Slatest PM: The Police Know Where You've Been

The Slatest
Your News Companion by Ben Mathis-Lilley
July 17 2013 4:14 PM

Slatest PM: The Police Know Where You've Been

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A super-camera reading license plates is probably in this picture somewhere.

Photo by Kevork Djansezian/Getty Images

They Can Do What? Washington Post: "The spread of cheap, powerful cameras capable of reading license plates has allowed police to build databases on the movements of millions of Americans over months or even years, according to an American Civil Liberties Union report released Wednesday. The license-plate readers, which police typically mount along major roadways or on the backs of cruisers, can identify vehicles almost instantly and compare them against ‘hot lists’ of cars that have been stolen or involved in crimes."

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Why This Is Troubling: More from WaPo: "But the systems collect records on every license plate they encounter — whether or not they are on hot lists — meaning time and location data are gathered in databases that can be searched by police. Some departments purge information after a few weeks, some after a few months and some never, said the report, which warns that such data could be abused by authorities, and chill freedom of speech and association. ‘Using them to develop vast troves of information on where Americans travel is not an appropriate use,’ said Catherine Crump, a staff attorney at the ACLU and one of the authors of the report, ‘You are Being Tracked: How License Plate Readers Are Being Used to Record Americans’ Movements.’”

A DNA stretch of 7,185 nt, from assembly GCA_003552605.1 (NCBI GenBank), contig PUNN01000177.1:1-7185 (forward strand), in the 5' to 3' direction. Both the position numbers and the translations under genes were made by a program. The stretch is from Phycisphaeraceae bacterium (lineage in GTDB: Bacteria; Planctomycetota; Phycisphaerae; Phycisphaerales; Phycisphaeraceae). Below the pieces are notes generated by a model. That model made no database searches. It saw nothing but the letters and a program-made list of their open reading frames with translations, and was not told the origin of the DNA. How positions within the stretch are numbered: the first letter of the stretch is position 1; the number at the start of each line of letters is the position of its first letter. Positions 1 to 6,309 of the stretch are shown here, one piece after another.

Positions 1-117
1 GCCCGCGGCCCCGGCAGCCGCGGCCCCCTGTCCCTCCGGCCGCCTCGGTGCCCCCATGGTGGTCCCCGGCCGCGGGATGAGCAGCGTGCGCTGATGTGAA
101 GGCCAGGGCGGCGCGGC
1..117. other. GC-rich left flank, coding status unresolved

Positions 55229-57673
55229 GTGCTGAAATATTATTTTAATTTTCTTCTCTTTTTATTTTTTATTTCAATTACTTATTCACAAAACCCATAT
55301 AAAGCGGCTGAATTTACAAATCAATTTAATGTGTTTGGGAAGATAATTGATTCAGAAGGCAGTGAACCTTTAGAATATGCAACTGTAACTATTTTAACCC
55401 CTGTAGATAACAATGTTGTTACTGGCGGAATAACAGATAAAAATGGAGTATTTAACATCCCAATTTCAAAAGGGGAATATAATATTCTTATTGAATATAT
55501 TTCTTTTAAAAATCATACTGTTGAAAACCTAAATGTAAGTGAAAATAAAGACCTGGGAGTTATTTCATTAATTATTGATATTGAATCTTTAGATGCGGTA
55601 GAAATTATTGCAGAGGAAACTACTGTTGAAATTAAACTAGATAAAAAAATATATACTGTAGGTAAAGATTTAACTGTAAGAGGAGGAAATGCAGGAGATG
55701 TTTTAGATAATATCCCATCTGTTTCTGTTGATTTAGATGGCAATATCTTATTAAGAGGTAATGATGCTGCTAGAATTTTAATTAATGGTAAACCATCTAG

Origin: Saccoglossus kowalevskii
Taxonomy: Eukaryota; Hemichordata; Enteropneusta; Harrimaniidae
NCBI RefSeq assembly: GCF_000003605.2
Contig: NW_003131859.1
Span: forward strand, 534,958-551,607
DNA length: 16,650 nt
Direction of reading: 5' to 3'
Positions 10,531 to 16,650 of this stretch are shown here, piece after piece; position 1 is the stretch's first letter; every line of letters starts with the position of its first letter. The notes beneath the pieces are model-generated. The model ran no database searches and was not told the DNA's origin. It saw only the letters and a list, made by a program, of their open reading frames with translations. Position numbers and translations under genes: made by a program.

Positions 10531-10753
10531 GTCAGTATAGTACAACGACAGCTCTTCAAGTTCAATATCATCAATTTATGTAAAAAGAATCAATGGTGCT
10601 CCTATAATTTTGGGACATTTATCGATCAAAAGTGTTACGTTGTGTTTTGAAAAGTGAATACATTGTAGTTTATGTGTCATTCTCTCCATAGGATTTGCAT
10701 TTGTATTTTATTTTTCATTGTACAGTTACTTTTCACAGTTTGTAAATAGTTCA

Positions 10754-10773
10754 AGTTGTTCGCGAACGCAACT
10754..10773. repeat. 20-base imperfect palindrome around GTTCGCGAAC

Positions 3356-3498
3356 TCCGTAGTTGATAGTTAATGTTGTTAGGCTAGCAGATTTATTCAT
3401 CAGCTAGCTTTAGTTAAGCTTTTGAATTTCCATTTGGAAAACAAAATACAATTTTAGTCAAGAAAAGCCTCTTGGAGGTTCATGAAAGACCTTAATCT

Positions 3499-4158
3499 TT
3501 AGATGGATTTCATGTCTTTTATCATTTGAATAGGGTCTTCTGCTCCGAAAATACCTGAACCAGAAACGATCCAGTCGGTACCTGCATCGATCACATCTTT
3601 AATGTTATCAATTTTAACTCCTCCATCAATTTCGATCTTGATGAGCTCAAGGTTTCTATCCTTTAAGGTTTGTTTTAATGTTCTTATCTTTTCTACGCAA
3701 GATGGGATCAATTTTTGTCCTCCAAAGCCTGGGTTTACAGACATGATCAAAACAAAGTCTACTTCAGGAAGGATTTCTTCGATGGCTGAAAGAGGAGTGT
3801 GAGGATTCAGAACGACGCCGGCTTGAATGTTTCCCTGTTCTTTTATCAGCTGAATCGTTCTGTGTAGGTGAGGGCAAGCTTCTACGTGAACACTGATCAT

Shifting Standards: Wired: "The standards by which the authorities may access the data varies. In the Northern California town of Pittsburg, for example, local police may analyze the database for ‘any routine patrol operation or criminal investigation,’ and ‘reasonable suspicion or probable cause is not required,’ according to the report. In Scarsdale, New York, the barrier for access ‘is only limited by the officer’s imagination.’ The report also illuminates a network of private companies — many in the repossession business — that scan 50 million license plates a month in major metropolitan areas and sell the data to law enforcement agencies. ‘These huge databases of plate information are not subject to any data security or privacy regulations governing license plate reader data,’ the report said. ‘These companies decide who can access license plate data and for what purposes.’”

It’s Wednesday. Welcome to the Slatest PM, where we’re rounding up the day’s top stories and keeping the A/C on high (because we should). Follow me, your afternoon news guide, on Twitter at @s_brodez and the whole team at @slatest.

Queen Signs Off on Gay Marriage in UK: Washington Post: “With little fanfare or controversy, Britain announced Wednesday that Queen Elizabeth II — hardly a social radical — had signed into law a bill legalizing same-sex marriages in England and Wales. … Official word that the queen had approved the bill drew cheers in the usually sedate House of Commons. ‘This is a historic moment that will resonate in many people’s lives,’ Equalities Minister Maria Miller said in a statement. ‘I am proud that we have made it happen and I look forward to the first same sex wedding by next summer.’”

Map of the Week: Where Gay Marriage is Legal